The Known Universe by AMNH

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posted on Feb, 23 2013 @ 12:48 AM
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Uploaded on Dec 15, 2009 The Known Universe takes viewers from the Himalayas through our atmosphere and the inky black of space to the afterglow of the Big Bang. Every star, planet, and quasar seen in the film is possible because of the world's most complete four-dimensional map of the universe, the Digital Universe Atlas that is maintained and updated by astrophysicists at the American Museum of Natural History. The new film, created by the Museum, is part of an exhibition, Visions of the Cosmos: From the Milky Ocean to an Evolving Universe, at the Rubin Museum of Art in Manhattan through May 2010.




So anybody have any theories as to what is beyond the cosmic horizon, maybe more of the same?

What happens on this puny little planet is pretty insignificant when you truly consider the size of area in which this blue/green ball of rock floats, absolutely mind boggling.

Additionally, do you still think we're alone here?




posted on Feb, 23 2013 @ 12:54 AM
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Originally posted by Zcustosmorum
What happens on this puny little planet is pretty insignificant when you truly consider the size of area in which this blue/green ball of rock floats, absolutely mind boggling.

I fundamentally disagree with this based on what we know of fractals. Change even the slightest portion and the entirety is changed. Doesn't mean we run the universe, but we don't change without the universe changing with us.

S&F
edit on 23-2-2013 by ErgoTheConclusion because: (no reason given)



posted on Feb, 23 2013 @ 01:02 AM
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Originally posted by ErgoTheConclusion

Originally posted by Zcustosmorum
What happens on this puny little planet is pretty insignificant when you truly consider the size of area in which this blue/green ball of rock floats, absolutely mind boggling.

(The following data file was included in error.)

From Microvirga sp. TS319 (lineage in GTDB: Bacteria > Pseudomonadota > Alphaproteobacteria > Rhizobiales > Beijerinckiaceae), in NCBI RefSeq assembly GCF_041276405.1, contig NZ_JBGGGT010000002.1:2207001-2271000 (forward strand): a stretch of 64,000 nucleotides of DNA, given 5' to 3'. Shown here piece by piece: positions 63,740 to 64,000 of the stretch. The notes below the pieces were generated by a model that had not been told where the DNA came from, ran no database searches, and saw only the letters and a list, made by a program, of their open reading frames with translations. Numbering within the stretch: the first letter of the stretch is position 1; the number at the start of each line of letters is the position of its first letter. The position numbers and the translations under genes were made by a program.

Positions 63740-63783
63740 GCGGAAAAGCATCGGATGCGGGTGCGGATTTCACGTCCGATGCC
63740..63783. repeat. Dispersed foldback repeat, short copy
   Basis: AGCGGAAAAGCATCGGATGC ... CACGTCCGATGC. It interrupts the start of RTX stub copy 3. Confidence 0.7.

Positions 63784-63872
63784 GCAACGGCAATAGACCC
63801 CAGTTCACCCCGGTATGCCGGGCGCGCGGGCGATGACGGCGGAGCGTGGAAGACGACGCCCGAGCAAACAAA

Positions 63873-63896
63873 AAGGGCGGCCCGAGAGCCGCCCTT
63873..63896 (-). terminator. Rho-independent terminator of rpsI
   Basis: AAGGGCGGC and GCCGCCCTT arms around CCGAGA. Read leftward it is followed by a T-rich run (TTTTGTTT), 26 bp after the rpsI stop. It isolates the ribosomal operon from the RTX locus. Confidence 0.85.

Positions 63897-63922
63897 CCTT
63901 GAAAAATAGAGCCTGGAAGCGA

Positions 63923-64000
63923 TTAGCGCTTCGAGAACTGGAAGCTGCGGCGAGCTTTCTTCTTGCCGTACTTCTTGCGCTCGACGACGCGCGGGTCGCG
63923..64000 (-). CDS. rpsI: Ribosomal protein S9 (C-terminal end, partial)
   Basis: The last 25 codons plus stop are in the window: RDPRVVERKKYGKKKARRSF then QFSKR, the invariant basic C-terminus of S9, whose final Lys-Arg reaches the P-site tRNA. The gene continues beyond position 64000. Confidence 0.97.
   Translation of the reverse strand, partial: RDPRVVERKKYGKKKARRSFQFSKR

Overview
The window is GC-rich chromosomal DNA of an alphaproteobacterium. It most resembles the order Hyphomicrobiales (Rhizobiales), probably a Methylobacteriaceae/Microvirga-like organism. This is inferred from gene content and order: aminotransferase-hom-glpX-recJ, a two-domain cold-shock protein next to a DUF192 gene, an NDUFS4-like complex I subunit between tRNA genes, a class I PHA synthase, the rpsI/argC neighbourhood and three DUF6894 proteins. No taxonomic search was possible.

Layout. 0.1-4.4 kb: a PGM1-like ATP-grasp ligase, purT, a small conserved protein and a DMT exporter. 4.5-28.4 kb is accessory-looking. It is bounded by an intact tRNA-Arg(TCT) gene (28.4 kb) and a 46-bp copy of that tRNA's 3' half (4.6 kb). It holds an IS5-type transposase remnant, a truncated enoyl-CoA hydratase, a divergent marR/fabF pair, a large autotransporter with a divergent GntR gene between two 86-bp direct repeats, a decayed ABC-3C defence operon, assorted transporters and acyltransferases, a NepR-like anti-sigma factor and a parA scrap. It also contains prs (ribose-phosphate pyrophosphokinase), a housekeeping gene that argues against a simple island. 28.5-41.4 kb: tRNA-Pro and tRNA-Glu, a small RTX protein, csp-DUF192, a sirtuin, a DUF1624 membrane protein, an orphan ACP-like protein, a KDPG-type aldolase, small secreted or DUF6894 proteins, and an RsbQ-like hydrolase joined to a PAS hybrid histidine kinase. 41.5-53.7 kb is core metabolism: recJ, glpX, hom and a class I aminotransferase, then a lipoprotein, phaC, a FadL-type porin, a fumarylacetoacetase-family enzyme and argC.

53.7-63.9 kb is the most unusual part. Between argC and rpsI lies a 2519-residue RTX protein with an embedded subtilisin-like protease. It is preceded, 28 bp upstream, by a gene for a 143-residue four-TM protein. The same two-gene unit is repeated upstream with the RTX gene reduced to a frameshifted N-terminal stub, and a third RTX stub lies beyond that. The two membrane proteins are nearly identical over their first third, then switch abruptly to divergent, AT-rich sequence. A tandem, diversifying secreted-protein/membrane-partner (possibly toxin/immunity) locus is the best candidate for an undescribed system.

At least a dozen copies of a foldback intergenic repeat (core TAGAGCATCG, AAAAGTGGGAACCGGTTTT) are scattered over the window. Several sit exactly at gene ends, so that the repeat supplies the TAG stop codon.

I fundamentally disagree with this based on what we know of fractals. Change even the slightest portion and the entirety is changed. Doesn't mean we run the universe, but we don't change without the universe changing with us.

S&F
edit on 23-2-2013 by ErgoTheConclusion because: (no reason given)


Truly staggering to comprehend but the possibilities could be endless



posted on Feb, 23 2013 @ 01:15 AM
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reply to post by Zcustosmorum
 

It makes me happy beyond measure that you understood. /hug



posted on Feb, 23 2013 @ 01:20 AM
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I've seen a few of these zoom out videos but this is the best one yet, truly gives a sense of how small we actually are.



posted on Feb, 23 2013 @ 01:22 AM
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Originally posted by ErgoTheConclusion

Originally posted by Zcustosmorum
What happens on this puny little planet is pretty insignificant when you truly consider the size of area in which this blue/green ball of rock floats, absolutely mind boggling.

I fundamentally disagree with this based on what we know of fractals. Change even the slightest portion and the entirety is changed. Doesn't mean we run the universe, but we don't change without the universe changing with us.

S&F
edit on 23-2-2013 by ErgoTheConclusion because: (no reason given)


As above so below...fractals make a lot of sense out of the micro-macro levels.

I'm with you on this perspective.

edit on 23-2-2013 by Sly1one because: (no reason given)



posted on Feb, 23 2013 @ 01:27 AM